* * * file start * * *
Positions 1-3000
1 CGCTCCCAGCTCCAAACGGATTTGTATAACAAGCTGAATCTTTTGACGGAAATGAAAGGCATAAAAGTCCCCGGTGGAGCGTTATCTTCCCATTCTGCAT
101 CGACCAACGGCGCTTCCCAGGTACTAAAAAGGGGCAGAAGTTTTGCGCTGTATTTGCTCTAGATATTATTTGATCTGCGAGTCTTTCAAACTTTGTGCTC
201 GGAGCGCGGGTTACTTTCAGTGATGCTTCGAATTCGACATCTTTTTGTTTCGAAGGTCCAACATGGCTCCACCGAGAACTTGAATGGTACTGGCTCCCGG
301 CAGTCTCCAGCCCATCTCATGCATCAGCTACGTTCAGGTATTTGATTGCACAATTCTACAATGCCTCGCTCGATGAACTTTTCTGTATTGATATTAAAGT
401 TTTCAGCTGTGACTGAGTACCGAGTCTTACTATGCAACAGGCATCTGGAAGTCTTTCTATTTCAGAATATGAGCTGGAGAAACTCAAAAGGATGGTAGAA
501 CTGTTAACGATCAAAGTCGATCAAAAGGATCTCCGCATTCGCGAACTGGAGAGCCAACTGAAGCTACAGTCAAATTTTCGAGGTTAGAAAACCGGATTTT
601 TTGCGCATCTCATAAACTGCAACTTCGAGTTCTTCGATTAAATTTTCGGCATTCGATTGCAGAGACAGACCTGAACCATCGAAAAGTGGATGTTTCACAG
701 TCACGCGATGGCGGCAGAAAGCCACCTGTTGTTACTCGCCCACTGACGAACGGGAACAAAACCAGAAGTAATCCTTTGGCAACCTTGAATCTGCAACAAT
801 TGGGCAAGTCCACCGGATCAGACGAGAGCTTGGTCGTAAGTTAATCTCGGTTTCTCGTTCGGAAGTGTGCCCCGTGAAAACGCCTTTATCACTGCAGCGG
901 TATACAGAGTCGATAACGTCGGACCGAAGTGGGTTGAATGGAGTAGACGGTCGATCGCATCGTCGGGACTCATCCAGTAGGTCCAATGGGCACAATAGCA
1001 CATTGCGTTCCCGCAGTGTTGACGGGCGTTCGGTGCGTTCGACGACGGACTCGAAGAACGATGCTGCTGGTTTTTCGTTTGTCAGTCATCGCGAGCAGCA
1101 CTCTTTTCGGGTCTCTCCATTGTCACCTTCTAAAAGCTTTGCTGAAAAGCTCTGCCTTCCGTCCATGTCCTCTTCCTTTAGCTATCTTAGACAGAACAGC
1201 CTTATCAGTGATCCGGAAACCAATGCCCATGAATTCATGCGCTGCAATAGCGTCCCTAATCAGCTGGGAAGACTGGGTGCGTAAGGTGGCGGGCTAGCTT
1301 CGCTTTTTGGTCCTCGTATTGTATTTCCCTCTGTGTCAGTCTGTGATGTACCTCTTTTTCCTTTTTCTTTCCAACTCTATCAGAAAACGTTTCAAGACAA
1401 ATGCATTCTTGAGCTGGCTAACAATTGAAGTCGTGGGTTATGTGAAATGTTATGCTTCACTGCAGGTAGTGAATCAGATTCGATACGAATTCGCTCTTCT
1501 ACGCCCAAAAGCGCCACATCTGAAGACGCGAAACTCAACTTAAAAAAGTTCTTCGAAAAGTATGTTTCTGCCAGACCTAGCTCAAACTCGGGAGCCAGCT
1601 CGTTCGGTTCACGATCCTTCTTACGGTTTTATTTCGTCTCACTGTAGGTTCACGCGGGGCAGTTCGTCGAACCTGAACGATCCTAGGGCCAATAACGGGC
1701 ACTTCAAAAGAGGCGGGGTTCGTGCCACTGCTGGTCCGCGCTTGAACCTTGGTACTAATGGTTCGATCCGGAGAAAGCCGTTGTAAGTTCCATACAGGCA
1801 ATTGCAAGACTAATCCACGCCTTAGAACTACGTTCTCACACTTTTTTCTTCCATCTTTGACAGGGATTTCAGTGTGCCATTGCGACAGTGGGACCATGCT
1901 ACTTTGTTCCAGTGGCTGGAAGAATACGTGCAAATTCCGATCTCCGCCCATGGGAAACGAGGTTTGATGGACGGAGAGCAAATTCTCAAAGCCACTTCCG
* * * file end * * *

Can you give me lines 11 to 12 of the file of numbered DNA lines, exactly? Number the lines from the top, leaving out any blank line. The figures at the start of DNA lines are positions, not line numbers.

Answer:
901 TATACAGAGTCGATAACGTCGGACCGAAGTGGGTTGAATGGAGTAGACGGTCGATCGCATCGTCGGGACTCATCCAGTAGGTCCAATGGGCACAATAGCA
1001 CATTGCGTTCCCGCAGTGTTGACGGGCGTTCGGTGCGTTCGACGACGGACTCGAAGAACGATGCTGCTGGTTTTTCGTTTGTCAGTCATCGCGAGCAGCA